Now, as I’ve said elsewhere, in a way my advice is human training, but in truth the training is really behavior modification for both human and canine. In the process both mammals benefit. The human ends up with a canine companion that is easier to live with and the canine benefits from having some much needed social order.
Mid Level Dog Training
If you've read and been successful with my "Fundamentals of Dog Training," you are now ready for the next step. Here I explain some commands I've creatively taught my dogs.
When I refer to “creative” training I’m really talking about how to observe behavior and creatively turn that into training. In this article I’ll give a number of examples.
But first, the back-story.
How it Began
A darned television dog
Now this gives my brother and my ages away, to some degree anyway, but as boys our parents felt very strongly that we needed a canine companion. For some reason they settled on the “Rough Collie,” (picture at left) though we didn’t know it was called that, we just called them collies. Now from a historical perspective this makes sense as we are of Gaelic ancestry and so is that breed of dog.
I’m sure also, there was some desire on our parent’s part to teach us responsibility. It didn’t always work out that way; we almost routinely shirked our duties. But we did learn about dogs and we did learn some responsibility.
I’m also sure the program “Lassie” had a lot to do with that decision too.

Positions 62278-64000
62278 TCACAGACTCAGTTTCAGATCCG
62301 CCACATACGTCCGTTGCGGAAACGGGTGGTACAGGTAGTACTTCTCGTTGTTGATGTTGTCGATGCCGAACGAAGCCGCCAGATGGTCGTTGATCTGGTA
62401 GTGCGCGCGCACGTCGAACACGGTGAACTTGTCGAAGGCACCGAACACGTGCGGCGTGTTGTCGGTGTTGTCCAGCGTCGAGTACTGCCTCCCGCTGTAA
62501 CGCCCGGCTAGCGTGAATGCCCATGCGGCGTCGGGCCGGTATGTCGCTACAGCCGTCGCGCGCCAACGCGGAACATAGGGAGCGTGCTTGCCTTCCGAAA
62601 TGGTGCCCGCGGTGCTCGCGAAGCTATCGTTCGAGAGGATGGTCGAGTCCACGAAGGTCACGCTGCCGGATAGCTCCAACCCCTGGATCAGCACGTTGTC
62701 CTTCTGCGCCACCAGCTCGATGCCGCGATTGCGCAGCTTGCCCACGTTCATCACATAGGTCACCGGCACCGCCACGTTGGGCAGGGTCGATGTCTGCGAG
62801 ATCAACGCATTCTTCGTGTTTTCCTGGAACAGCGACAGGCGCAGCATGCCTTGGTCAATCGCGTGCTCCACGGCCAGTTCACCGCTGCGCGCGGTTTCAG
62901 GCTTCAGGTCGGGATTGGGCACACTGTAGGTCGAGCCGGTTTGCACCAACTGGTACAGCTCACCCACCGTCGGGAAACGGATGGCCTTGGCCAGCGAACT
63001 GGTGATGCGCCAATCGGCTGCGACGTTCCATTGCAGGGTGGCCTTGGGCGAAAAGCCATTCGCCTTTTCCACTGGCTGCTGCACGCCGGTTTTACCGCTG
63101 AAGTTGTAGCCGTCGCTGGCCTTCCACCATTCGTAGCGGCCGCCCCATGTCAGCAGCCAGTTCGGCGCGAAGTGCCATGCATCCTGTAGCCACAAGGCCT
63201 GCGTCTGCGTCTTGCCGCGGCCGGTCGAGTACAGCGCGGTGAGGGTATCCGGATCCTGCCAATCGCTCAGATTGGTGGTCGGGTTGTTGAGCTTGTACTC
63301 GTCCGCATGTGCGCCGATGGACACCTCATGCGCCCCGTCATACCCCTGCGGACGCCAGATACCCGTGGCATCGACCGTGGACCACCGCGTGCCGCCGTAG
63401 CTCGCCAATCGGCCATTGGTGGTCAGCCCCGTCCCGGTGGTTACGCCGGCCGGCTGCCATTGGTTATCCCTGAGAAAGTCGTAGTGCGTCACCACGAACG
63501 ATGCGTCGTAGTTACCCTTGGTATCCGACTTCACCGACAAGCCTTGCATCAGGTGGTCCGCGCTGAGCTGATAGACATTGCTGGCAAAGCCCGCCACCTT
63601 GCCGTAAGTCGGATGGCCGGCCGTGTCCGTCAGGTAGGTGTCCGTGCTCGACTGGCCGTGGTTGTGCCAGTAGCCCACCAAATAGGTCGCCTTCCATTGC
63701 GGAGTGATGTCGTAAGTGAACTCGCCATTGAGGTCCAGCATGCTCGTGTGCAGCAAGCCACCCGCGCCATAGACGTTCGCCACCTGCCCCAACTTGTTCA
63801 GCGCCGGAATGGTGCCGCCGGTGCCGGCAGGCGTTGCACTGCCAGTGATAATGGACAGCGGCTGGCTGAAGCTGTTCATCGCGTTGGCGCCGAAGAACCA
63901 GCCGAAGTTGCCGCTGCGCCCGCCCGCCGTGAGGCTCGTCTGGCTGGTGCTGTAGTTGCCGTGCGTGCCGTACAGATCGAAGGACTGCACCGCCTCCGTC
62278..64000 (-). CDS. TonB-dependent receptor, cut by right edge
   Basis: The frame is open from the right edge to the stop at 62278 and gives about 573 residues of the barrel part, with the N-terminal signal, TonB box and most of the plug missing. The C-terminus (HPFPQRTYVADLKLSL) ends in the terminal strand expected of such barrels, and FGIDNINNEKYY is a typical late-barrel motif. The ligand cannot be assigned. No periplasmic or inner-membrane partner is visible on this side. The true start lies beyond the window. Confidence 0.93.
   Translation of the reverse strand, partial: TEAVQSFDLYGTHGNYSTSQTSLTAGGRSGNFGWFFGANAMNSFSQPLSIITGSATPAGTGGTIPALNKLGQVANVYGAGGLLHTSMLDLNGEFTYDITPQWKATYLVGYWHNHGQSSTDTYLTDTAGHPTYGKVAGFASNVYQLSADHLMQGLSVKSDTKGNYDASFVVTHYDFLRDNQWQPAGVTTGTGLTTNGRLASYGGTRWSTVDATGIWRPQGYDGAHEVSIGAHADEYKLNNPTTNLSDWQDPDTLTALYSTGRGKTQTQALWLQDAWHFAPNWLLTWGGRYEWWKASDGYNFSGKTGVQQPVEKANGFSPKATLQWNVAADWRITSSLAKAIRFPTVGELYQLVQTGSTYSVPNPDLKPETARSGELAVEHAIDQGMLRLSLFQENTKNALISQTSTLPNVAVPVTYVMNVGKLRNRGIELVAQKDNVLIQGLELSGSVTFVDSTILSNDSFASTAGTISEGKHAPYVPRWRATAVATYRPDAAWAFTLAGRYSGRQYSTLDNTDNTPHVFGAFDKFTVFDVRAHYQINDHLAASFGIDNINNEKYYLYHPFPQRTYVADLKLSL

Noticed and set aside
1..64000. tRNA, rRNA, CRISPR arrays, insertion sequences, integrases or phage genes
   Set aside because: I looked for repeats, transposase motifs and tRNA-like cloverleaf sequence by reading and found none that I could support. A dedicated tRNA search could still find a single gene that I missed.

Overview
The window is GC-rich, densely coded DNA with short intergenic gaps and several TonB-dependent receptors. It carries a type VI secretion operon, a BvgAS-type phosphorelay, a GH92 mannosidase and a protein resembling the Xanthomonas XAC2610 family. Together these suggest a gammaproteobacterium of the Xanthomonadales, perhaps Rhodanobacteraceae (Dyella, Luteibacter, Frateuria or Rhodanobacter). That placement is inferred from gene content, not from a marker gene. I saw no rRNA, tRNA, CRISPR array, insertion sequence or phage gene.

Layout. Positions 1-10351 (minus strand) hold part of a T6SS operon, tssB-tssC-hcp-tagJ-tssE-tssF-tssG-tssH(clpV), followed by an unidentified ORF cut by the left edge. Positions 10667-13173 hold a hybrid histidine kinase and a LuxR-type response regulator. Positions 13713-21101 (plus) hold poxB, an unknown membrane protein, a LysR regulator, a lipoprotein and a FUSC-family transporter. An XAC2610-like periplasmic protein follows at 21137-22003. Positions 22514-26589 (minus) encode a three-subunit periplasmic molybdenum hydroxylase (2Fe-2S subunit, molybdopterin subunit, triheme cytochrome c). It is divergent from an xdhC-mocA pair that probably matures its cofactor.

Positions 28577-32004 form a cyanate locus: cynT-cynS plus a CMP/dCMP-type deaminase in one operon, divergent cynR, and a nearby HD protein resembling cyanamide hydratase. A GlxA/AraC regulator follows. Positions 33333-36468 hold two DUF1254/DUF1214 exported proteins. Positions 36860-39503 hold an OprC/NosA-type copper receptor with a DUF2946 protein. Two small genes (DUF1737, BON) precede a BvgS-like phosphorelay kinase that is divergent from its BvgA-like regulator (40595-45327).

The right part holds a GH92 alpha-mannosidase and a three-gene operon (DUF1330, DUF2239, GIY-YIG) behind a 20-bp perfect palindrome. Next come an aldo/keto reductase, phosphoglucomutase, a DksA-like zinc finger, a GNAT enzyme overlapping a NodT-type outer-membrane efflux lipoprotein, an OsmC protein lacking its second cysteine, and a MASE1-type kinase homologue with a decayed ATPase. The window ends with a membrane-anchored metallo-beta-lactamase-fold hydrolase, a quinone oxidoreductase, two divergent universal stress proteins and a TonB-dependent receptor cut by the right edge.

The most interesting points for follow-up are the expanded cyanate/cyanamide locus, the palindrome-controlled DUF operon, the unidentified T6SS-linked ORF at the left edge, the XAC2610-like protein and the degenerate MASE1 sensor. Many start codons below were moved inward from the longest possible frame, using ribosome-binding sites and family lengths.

In fact the program had another effect. We both wanted our dog (the first one named “Lassie” of course) to be just as smart as the dog on the program. Being pre-teens at first we just thought our dog was dumb. Don’t get me wrong, we still had a lot of fun with her, she loved to rough-house with us and was very loving. After we’d all wrestled around in the yard for a while all three of us, me, my brother, and the dog, would collapse in a heap.
One day a neighbor, another dog lover, overheard my brother and I bemoaning the fact that as much as we loved “Lassie,” she was none too bright. He quickly set us straight. We had no idea that this brilliant dog on television had been taught to do all those things by a human. Our neighbor showed us how to get her to sit and that lit a fire under us. Surely our “Lassie” could be just as smart as that dumb old television dog.
Scratch to Go Out
Like most suburban families in the 1960s we had a modern split level bungalow to live in. We had a fenced yard with about an acre of land. If the dog needed to “go” we just let her out the back door and she took care of “her business.” Of course the dog let us know by whining.
But one of us, and I’m not sure which one, hit on an idea. Why not “teach” her to show us another way.
So here’s what happened. We’d hear her whine to go out and one of us would hold her rear so that her whole body was near the door and the other picked up either paw and manipulated it so that she “scratched” at the door. Within two days she started scratching first and then whining if no one paid attention to her.
Now that “we’d” mastered “scratch to go out,” we decided to embark on a program that would endear our dog to less dog friendly neighbors. Ah, we were so naïve, but that is a tale for another time. However, with that goal in mind we decided to teach our dog how to “shake hands.”